Jason Williams not guilty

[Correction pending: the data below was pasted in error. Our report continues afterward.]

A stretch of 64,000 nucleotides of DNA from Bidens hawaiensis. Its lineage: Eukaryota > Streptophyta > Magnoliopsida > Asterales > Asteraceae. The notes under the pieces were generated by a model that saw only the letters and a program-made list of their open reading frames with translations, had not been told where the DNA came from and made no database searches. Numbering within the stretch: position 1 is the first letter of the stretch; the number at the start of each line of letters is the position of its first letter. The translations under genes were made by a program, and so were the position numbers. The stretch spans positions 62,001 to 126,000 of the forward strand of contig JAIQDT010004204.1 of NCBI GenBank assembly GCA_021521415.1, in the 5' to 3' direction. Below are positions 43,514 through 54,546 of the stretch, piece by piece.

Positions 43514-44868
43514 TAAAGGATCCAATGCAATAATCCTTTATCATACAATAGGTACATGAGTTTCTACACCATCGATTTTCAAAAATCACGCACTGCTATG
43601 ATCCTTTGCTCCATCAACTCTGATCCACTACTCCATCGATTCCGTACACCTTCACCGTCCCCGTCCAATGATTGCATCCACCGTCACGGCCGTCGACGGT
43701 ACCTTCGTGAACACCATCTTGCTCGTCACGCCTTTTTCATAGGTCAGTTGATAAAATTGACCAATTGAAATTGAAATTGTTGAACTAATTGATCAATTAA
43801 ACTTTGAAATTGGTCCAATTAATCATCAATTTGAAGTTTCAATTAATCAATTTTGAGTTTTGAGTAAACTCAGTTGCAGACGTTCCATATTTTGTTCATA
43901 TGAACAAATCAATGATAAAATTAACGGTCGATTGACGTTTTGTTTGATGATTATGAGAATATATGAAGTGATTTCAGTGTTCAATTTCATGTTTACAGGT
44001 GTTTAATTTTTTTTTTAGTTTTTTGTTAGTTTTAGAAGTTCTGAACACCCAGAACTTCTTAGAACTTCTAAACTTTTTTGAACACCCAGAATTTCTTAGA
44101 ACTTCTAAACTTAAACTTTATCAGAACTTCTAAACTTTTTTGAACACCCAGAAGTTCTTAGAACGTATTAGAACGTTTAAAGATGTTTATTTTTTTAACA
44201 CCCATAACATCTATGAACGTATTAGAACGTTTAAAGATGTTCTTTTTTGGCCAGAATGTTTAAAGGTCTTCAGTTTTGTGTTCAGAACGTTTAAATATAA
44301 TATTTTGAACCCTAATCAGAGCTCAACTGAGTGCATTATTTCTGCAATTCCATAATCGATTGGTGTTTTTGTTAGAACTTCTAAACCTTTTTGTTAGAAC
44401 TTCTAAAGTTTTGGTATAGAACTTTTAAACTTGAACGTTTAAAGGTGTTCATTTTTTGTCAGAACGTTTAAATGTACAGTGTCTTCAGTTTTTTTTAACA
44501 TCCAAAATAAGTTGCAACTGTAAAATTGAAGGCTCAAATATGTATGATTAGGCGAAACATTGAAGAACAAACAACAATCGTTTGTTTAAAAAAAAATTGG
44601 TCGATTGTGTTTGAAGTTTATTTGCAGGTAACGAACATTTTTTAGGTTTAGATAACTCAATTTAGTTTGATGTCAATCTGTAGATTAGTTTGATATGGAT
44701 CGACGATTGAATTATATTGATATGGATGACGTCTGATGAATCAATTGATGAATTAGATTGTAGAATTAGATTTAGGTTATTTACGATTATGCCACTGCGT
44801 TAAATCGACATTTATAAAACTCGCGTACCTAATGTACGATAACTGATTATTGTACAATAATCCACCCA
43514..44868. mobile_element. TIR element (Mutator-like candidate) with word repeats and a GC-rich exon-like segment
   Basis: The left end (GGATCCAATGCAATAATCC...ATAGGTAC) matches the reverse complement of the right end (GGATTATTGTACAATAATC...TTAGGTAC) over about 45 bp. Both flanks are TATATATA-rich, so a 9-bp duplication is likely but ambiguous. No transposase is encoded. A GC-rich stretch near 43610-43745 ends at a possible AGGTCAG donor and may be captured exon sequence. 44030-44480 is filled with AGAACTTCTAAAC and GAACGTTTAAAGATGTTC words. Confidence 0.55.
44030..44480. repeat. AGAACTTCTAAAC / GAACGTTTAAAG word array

A jury has found Orleans Parish District Attorney Jason Williams innocent of tax fraud charges.Williams and Burdett were both found not guilty on all ten counts they faced for tax fraud. Burdett was found guilty on four counts of filing false tax returns. The case involved allegations of unpaid taxes from Williams’ private law firm, where Burdett was a lawyer and also was described as a business manager.The verdict comes two years after allegations surfaced shortly after Williams launched his campaign for the Orleans Parish District Attorney’s office. He maintained his innocence throughout, saying the federal prosecution’s case stemmed from political motives. The trial was handed over to the jury after a week. Neither Williams nor Nicole Burdett was put on the stand to testify. The federal government tried to prove that Williams and his law partner, Nicole Burdett, were willful and knowledgeable of the false amounts on their tax returns. The defense claimed that the prosecution did not meet the burden of proof for any of the charges Williams and Burdett faced.Kelly Uebinger, the government’s lead prosecutor in the case, called Burdett and Williams “tax cheats” multiple times in her closing argument. She said Burdett and Williams went to Timothy “year after year” and were telling Timothy how to complete their returns. Uebinger struggled throughout the trial after Africk ruled on hundreds of documents, saying they needed to be redacted, sometimes on the fly, due to jury confusion and prejudice.At one point, Uebinger was forced to excuse two witnesses back-to-back amid a barrage of objections from the defense following her questioning of Williams’ and Burdett’s financial planner.One witness Uebinger called to the stand was never sworn in after the document she was called to testify on was banned from evidence.Despite the challenges Uebinger faced, she urged the jury to review the evidence.”Don’t let them get away with it. They are trying to pull the wool over your eyes,” Uebinger said.Williams was represented by Billy Gibbens and Lisa Monet Wayne. Michael Magner represented Burdett.Wayne, Gibbens and Magner are all high-profile attorneys, but it was Wayne’s doggedness and Magner’s ostentatious style that stood out throughout the entirety of the trial.At no point did the defense dispute that Williams and Burdett owed taxes, or that their taxes were prepared improperly.Wayne said in her closing argument that none of the government’s thousands of pages of evidence included proof that Williams willfully committed fraud. She acknowledged that the way Williams’ firm handled its financial affairs may have been sloppy and negligent, but it fell short of what she considered the standard of intentional fraud.Magner’s approach was more extravagant, especially when it came to the questioning of Henry Timothy.His focus was on Timothy’s ability to prepare taxes. Magner referred to Timothy as a “psychopath'” and a “sociopath,” saying he only took one class and claimed he had an MBA.Williams and Burdett maintained that they followed the tax advice of Timothy, who they believed was a CPA, and relied on his judgment, according to Magner, who also questioned why prosecutors chose not to obtain Timothy’s phone and computer records. “It’s truly astounding that the government didn’t search his computer,” Magner said. “They chose not to do it because they put blinders on. They didn’t want to know because it would conflict with the tale they were spelling for you.”Prosecution ends with travel records The prosecution’s last witness was called to the stand Tuesday. Jill Zeringue, an FBI forensic accountant, reviewed travel expenses for Williams and Burdett from 2013 through 2017. Williams’ trips included Florida, Hawaii, Colorado, Panama and Italy. Burdett’s travel records showed multiple vacations to Disney World, a couple of Carnival Cruises and several other trips that turned out to be her husband’s work trips that he reimbursed.Zeringue testified that her chart did not break down which trips were personal or work-related, and she was not privy to the reasons behind most of the trips. Billy Gibbens, co-counsel for Williams, said his client went to Panama for work purposes, and the list of trips Zeringue provided included some he took as a member of the New Orleans City Council. Zeringue confirmed to Gibbens that if the trips were business-related, they should be deducted from her chart’s travel expense totals. Magner also criticized how the chart was compiled, offering the jury his own totals after excluding reimbursed trips from Burdett’s husband. Williams’ ex-wife testifiesWilliams’ ex-wife Bridget Barthelemy took the stand to testify about her knowledge of her ex-husband’s tax problems. She was married to Williams from 2008 to 2016. Barthelemy said they met in 2003 and separated in 2014. According to Barthelemy, she would come to Williams’ office on a regular basis to get cash from the safe. Later in the marriage, Williams would bring her the money after she said the safe was locked. Barthelemy testified there was always “a lot of cash” in the safe. She said the cash was mainly $100 bills and said she did not question the amount of money. She said she assumed it was payments from clients. According to Barthelemy, she had no knowledge of the protocols behind how the cash was obtained or accounted for in the safe. Barthelemy said she did not become aware of any tax issues until the IRS confronted her. She said she did not have regular access to money, and that Burdett took over not only the firm’s expenses but also her family’s personal expenses. The prosecution asked Barthelemy to confirm her husband’s signature on a tax form. She confirmed Williams’ signature on the form but said the signature for the spouse was not hers. According to Barthelemy, she found out Williams took out a life insurance policy on her after their divorce without her knowledge and made himself the beneficiary.IRS details unpaid taxes, improper personal expensesWilliams owed the federal government $281,837 in taxes from 2013 to 2017, according to the testimony of an IRS agent during the trial. Burdett’s tax debt totaled $129,433 between 2014 and 2017. Agents showed four cash payments to Williams’ law firm totaling $10,000 or more that did not have the required IRS forms accompanying them.The prosecution also had an IRS agent provide an analysis of Williams’ taxes paid and how false amounts were used to calculate returns. The chart included items that were not deductible, such as services from Williams’ mother, Janice Rogers, that the agent said were not rendered.Purchases from iTunes, gym memberships, yoga classes, clothing and life insurance policies were also listed, along with Mardi Gras stand rentals, food and entertainment. The IRS showed charitable and political contributions that were also claimed improperly on Williams’ business tax records.Other personal expenses included rental payments to Willliams’ current wife, Elizabeth Marcell.According to the IRS, Burdett filed for tax credits that she was ineligible to receive, including living under the poverty line and a child tax credit. The prosecution also said Burdett never paid taxes between the years of 2014 and 2017, but received refunds for those years. Burdett and her husband both claimed to be the head of their household on their tax returns, which is illegal.Tax preparer grilledTimothy and his shortcomings as a tax preparer became crucial elements for both the prosecution and the defense. Prosecutors hoped he would fortify their document trail, and the defense wanted to pin the accusations against them on his incompetence.Under defense questioning, Timothy admitted he did not provide draft tax returns to either Williams or Burdett and had no correspondence from either of them asking to lower their taxes.Timothy also said he falsified his own returns even after he quit working for Williams and Burdett. He admitted on the stand to lying to federal agents. Timothy admitted in grand jury testimony that he fraudulently prepared Williams’ and Burdett’s tax returns by improperly inflating their businesses’ expenses. He pled guilty to one federal count of making a false tax return to his own personal tax crimes, not in connection with Burdett and Williams or his other clients. The terms of his plea deal were not made public, but the prosecution did say that he was not allowed to prepare taxes anymore. The plea deal was heavily scrutinized by the defense, who asked him repeatedly why he testified. Timothy admitted on the stand he was hoping for no jail time in exchange for his testimony, but the prosecution maintained there were “no guarantees.” Timothy testified that he was not a CPA, and he retired from accounting and began tax preparing in 2010.